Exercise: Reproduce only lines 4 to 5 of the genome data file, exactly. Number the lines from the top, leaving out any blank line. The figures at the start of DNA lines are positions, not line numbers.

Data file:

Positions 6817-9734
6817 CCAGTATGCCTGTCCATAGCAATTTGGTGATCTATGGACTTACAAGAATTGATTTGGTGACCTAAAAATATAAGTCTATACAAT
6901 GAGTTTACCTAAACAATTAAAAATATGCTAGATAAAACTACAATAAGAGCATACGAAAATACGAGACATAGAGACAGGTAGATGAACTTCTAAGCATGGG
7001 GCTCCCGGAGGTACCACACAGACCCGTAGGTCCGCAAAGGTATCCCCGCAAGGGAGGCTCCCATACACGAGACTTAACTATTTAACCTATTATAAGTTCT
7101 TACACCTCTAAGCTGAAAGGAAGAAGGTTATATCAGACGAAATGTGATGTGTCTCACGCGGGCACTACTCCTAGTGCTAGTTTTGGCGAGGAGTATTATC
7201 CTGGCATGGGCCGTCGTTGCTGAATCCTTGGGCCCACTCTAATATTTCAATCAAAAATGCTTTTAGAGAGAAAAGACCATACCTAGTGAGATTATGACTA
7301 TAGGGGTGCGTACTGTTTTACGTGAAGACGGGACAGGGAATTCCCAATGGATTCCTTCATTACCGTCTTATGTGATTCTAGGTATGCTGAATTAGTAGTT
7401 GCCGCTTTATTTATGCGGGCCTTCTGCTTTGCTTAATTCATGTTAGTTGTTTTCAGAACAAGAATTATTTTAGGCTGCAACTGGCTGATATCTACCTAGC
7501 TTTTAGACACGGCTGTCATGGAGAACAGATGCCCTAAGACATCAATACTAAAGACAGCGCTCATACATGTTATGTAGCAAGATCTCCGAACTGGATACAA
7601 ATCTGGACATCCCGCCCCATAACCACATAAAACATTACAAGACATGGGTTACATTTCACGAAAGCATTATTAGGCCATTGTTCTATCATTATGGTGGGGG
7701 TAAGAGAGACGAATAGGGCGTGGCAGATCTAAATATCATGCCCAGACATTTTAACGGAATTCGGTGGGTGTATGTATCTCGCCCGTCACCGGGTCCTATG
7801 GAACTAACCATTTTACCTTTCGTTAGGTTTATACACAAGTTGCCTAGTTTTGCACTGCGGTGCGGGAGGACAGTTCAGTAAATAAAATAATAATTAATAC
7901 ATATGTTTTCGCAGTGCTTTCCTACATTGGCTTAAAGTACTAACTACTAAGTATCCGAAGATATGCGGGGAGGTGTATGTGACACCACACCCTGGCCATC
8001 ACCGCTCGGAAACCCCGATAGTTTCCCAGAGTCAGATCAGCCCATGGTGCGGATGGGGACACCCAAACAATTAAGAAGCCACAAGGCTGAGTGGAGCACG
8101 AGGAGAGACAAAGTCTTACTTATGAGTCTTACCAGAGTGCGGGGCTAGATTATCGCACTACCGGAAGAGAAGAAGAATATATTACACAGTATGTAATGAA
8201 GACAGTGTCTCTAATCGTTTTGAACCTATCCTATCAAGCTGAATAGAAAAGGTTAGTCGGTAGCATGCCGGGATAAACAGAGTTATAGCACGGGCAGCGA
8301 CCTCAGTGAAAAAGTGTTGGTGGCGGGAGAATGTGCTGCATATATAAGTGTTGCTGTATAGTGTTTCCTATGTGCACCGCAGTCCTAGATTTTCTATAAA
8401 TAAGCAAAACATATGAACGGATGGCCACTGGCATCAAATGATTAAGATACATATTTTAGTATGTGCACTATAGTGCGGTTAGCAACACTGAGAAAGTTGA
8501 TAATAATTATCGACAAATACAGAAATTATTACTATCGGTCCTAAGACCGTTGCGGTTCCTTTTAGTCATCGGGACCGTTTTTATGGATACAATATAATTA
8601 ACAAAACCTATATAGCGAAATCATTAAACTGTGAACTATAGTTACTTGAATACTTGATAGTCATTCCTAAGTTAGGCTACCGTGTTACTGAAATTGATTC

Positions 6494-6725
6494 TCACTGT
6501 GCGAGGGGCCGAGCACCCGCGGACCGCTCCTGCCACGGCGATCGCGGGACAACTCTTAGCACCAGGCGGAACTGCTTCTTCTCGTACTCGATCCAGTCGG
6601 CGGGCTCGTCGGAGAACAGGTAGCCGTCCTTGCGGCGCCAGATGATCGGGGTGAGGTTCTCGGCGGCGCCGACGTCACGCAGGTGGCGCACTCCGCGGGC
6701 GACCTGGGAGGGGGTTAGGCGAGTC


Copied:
7001 GCTCCCGGAGGTACCACACAGACCCGTAGGTCCGCAAAGGTATCCCCGCAAGGGAGGCTCCCATACACGAGACTTAACTATTTAACCTATTATAAGTTCT
7101 TACACCTCTAAGCTGAAAGGAAGAAGGTTATATCAGACGAAATGTGATGTGTCTCACGCGGGCACTACTCCTAGTGCTAGTTTTGGCGAGGAGTATTATC